Saturday, July 14, 2018

When It's Okay To Let 'Em See You Cry

Photo by Nathan Dumlao on Unsplash

As a woman, one of the top five lessons in life when it comes to success in the workplace is "never let them see you cry."

I think it's safe to say that since the dawn of time, or at least since women decided to step out of the house and into the work force, we've battled the stigma that we are dainty creatures with uncontrollable emotions. At the drop of a hat, our quiet, reserved demeanor could give way to a torrent of tears given our unpredictable menses that render us incapable of anything but chocolate consumption and distress.

And if by some miracle of modern science or divine grace we are able to pull ourselves together and function on a professional level without succumbing to the vapors, then begins a host of new monikers.

And there's really no crying in news.

But is there ever a time when it's okay to let loose? Break down? Bawl? Open the floodgates? Turn on the waterworks?

If tears are a sign of weakness then I can pinpoint my weakest moment of the past two-and-a-half years.  It was the moment I realized that finding a new job needed to become my highest priority.

On an average April morning, I allowed a coworker to crush my spirit. I take full responsibility for the incident because I allowed him to make me feel like a fraud. Worthless.

Things were humming along as usual, when as the producer and "adult in charge", I tried to issue a directive about news delivery. I was told in front of my entire crew that not only would my directive be dismissed, I would no longer be the voice of authority to this person, as he would be listening to his agent who has different opinions. Mic drop. I had been stripped of any say-so. I was exposed as unable to effectively do my job.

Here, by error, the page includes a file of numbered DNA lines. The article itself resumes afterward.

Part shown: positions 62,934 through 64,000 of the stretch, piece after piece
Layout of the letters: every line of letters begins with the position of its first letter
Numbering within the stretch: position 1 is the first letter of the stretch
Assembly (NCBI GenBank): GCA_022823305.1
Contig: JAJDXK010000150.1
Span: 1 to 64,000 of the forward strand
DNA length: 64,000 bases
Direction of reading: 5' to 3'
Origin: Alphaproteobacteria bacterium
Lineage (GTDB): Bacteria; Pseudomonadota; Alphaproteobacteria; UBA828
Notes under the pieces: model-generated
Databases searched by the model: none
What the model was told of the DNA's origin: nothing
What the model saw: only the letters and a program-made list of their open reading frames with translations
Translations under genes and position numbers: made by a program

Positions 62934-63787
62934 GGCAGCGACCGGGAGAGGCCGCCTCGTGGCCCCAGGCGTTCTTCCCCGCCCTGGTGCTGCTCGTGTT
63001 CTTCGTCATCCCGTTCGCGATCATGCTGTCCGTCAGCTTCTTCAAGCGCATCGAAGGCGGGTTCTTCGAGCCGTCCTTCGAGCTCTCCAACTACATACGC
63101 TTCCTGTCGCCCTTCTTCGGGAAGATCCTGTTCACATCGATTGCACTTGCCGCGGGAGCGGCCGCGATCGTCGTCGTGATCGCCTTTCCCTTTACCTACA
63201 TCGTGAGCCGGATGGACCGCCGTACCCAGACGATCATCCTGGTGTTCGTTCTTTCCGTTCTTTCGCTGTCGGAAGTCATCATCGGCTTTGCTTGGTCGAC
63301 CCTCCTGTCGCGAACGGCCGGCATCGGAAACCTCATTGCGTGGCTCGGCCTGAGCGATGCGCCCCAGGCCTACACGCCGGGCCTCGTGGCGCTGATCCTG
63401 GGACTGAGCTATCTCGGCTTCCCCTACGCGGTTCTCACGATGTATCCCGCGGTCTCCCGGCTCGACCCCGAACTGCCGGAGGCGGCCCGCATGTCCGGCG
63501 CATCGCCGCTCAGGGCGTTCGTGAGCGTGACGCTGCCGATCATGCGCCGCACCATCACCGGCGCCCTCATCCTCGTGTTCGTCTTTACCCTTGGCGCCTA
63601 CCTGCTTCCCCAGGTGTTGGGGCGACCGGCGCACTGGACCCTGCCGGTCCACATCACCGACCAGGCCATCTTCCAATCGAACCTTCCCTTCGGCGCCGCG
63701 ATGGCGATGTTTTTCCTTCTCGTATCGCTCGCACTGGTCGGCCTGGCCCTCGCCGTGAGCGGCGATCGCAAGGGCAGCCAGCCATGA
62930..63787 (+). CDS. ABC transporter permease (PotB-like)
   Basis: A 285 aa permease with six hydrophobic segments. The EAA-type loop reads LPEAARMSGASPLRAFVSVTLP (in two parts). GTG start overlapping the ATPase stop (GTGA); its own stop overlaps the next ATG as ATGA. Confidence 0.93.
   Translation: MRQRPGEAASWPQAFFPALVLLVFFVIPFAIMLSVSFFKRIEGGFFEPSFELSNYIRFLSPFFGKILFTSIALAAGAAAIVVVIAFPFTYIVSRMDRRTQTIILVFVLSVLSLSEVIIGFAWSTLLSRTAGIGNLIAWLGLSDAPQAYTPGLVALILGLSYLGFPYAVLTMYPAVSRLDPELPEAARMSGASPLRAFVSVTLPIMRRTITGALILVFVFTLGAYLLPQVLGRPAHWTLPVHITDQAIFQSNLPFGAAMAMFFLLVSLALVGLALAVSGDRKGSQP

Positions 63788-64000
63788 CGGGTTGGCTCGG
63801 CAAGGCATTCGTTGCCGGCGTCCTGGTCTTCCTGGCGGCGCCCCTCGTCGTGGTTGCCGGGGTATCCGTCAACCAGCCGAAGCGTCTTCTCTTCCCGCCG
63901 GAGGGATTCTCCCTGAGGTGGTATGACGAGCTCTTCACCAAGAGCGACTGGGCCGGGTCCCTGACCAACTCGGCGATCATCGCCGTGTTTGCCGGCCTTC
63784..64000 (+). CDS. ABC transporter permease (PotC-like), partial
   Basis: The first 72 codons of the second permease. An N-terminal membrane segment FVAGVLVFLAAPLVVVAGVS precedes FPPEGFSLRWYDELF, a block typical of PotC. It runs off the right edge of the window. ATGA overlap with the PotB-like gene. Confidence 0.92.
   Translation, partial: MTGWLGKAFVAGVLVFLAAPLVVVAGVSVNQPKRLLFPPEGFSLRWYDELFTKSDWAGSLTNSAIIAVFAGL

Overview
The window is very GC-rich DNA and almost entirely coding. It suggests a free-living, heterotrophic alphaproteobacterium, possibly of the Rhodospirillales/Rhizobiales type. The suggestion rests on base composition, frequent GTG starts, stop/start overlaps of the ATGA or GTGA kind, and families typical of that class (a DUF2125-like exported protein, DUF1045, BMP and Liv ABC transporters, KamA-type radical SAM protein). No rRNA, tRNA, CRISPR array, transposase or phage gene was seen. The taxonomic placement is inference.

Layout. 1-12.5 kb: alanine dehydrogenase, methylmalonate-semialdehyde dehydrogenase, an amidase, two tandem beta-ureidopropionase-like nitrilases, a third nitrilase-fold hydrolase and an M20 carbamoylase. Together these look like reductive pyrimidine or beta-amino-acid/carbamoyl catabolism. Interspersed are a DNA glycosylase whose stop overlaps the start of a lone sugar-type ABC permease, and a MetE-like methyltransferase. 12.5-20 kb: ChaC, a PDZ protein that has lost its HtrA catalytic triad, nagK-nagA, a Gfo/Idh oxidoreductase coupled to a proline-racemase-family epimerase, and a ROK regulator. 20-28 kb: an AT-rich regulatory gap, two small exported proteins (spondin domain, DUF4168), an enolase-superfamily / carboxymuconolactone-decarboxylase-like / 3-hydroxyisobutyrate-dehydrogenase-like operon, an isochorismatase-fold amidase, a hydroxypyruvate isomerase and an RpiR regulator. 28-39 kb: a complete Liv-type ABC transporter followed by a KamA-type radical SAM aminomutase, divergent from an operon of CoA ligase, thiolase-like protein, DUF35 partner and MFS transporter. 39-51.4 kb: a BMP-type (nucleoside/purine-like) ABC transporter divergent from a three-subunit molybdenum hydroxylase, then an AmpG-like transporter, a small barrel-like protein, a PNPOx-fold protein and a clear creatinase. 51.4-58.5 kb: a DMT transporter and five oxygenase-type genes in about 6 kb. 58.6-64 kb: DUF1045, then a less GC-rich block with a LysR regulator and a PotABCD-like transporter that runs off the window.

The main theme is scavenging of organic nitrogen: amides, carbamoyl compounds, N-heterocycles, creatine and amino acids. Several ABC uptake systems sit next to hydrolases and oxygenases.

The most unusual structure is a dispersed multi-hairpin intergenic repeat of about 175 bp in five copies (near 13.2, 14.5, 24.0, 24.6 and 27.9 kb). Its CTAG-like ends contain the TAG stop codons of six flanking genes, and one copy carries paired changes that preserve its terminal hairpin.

I spent the next hour trying not to break down and cry. I didn't lose it completely until I got in my car and choked out the story to a friend between sobs. I cried for my wasted efforts. I cried for my sudden vulnerability. I cried because I had to return the next day and face it all again. I was broken. He won.

I spent the next week replaying the incident in my head, picking it apart to determine where I had gone wrong in this professional relationship. Had I ever steered him wrong? Hadn't I been fair? Impartial? Hadn't I given hours of my personal time to hold meetings about delivery, content and execution? Was I a total bitch all this time and no one was reigning me in? Was this the moment someone was stepping up to put me in my place?